In this Remarkable Idea, students will play a game as an introduction to using flowcharts. Flowcharts can be very simple or very complex graphic organizers. Students can use flowcharts to assist them with learning new tasks or as a cognitive support for remembering the process for more difficult tasks.
- Critical thinking
- Cause and effect
- Alternative methods of access
2. On the floor (using masking tape) or a white board (using markers) create a flowchart.
3. Example flowchart for the game:
Start (shape=squircle) > Spin (shape=rectangle) > Did you gain points? (shape=rhombus) > flow line “no” should lead to “next players/teams turn” (shape=rectangle) AND flow line “yes” should lead to “Do you have 10 points? (shape=rhombus) flow line “no” should lead to “next players/teams turn” (shape=rectangle) AND flow line “yes” should lead to “You win” (shape=squircle).
4. The “Next player/team’s turn” box should have flow lines connecting to another box that says “Did the other player/team go?” flow line “no” should lead back to “Next player/team’s turn”, flow line “yes” should lead back to “Spin”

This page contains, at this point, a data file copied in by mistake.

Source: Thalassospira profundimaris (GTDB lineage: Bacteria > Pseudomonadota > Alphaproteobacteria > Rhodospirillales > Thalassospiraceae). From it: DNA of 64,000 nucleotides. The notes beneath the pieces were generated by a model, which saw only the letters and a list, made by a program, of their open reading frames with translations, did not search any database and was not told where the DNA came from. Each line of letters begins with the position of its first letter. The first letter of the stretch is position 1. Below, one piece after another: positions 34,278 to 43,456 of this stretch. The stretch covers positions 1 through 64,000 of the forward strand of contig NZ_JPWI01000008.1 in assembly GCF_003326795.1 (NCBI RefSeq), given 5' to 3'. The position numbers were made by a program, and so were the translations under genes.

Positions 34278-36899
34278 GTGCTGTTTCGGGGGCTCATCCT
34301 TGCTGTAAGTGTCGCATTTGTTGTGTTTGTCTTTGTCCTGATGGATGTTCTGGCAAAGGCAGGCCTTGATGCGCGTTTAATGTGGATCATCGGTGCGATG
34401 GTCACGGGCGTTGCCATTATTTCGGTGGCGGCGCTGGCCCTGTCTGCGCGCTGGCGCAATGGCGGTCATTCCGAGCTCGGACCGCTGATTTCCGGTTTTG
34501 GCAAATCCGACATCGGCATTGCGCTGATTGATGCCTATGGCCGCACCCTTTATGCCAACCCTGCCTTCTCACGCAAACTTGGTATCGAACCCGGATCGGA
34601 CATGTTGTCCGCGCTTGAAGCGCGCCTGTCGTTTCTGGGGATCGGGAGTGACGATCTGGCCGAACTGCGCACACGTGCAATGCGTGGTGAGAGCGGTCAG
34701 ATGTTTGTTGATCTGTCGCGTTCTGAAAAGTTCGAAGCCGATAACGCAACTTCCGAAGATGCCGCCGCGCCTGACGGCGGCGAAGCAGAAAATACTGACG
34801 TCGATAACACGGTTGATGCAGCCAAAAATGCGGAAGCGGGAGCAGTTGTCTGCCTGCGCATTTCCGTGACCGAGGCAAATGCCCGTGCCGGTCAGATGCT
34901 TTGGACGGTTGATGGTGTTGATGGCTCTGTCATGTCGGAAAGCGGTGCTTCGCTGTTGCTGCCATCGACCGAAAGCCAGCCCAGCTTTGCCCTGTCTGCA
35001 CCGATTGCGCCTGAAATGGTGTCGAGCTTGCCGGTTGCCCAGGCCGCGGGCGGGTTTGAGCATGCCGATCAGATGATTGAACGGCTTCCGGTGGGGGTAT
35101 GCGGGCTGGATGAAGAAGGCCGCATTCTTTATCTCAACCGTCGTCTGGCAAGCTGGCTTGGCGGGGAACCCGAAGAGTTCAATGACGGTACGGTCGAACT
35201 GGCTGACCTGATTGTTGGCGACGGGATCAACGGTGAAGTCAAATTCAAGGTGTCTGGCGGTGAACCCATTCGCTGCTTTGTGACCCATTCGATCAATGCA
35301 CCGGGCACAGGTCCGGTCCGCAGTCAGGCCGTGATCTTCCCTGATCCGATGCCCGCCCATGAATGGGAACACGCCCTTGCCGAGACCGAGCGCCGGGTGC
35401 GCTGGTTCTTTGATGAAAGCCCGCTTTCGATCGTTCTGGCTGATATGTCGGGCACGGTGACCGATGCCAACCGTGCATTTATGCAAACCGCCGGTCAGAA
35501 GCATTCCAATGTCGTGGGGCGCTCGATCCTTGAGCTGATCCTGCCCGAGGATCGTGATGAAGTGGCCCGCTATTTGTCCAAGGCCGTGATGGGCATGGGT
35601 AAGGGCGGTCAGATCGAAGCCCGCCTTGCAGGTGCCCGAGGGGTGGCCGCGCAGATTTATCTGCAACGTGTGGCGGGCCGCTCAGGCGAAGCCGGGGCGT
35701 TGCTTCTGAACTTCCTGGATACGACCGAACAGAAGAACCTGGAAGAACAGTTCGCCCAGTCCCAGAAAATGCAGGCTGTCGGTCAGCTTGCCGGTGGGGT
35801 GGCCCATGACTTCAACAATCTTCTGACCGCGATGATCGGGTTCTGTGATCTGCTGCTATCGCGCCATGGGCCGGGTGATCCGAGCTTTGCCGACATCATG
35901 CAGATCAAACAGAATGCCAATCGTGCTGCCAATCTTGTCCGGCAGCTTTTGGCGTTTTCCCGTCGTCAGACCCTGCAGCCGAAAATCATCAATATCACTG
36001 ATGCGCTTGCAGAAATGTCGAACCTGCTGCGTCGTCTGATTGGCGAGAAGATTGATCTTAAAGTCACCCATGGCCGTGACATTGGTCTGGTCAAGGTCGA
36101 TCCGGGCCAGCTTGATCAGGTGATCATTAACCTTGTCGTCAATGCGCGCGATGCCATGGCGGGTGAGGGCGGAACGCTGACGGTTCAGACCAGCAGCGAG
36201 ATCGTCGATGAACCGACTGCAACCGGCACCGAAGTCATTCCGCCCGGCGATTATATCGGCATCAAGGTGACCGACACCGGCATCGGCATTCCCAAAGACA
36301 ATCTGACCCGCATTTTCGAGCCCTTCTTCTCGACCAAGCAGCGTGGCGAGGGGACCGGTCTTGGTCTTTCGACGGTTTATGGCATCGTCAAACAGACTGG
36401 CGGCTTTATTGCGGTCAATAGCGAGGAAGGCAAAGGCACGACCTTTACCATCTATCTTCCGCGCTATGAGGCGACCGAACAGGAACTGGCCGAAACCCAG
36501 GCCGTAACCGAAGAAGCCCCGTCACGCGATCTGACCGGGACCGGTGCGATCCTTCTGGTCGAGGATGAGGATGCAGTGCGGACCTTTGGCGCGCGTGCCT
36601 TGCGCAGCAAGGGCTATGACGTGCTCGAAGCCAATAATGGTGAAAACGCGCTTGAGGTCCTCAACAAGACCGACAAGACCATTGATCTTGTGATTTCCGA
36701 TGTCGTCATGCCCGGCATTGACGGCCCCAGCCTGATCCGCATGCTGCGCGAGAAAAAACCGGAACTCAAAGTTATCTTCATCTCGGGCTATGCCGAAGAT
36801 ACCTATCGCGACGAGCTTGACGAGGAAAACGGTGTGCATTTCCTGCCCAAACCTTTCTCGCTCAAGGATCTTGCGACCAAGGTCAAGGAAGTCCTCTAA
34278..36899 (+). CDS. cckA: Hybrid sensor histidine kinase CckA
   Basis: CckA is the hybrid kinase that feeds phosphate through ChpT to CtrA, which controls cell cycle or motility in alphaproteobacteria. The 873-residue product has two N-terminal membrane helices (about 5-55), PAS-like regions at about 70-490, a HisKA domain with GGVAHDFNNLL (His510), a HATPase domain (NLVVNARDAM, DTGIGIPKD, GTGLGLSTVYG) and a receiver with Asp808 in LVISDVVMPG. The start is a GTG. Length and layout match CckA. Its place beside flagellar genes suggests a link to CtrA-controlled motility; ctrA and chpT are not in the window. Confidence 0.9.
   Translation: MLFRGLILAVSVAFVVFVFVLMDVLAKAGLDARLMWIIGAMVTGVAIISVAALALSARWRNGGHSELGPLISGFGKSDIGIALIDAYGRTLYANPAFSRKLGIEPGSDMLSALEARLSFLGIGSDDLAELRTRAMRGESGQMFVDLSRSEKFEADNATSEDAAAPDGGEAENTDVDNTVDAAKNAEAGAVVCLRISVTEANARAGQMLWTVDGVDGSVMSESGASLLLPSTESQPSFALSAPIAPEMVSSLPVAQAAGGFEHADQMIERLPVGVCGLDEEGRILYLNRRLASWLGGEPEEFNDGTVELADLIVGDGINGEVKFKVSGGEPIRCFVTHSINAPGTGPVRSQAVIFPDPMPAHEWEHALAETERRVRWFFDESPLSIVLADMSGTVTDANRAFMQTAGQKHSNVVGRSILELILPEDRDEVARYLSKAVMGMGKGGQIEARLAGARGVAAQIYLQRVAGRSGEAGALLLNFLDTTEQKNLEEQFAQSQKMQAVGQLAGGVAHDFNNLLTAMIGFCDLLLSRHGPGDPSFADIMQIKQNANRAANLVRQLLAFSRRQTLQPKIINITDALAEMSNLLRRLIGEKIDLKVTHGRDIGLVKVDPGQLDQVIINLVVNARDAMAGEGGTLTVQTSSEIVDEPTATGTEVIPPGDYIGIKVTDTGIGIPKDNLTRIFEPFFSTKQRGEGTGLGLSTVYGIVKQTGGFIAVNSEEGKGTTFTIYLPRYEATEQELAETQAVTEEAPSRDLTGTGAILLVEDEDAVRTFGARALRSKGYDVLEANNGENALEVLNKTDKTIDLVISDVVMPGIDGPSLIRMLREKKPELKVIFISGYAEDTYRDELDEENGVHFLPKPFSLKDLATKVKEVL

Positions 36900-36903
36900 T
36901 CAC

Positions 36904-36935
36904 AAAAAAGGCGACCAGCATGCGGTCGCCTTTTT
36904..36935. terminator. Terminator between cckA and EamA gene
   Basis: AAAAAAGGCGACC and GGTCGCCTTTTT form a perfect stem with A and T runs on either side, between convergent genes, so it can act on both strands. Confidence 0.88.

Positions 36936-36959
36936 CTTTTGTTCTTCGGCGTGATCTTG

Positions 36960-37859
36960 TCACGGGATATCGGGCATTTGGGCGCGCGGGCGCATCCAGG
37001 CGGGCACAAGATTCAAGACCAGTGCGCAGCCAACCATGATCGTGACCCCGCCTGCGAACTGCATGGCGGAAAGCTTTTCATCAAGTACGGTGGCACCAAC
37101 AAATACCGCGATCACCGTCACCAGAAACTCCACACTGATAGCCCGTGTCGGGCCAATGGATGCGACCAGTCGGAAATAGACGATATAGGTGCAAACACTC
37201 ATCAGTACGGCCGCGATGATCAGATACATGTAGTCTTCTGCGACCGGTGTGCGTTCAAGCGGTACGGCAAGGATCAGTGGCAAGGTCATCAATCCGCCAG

2. The first team follows the flow chart and spins.
3. Using the iTalk2, they answer if they scored points or not and follow the appropriate flow line.
4. Keep track of each player/team’s points, the first team with ten points wins.
Terminator: marks the beginning or end of the process; represented by a rectangle with rounded corners or squircle.
Flow line: denotes the direction of the flowchart; represented by a ray.
Process: a step in the flowchart; represented by a rectangle.
Decision: the end of the chart; represented by a rhombus.
To add depth and make the game more fun, add extra steps to the flow chart (ie. you could add a rhombus that says “Give up?” and a yes flow line to a rhombus that says, “you can’t give up, spin again!” and a no line that says “Keep going, spin again!”.)DOWNLOAD PDF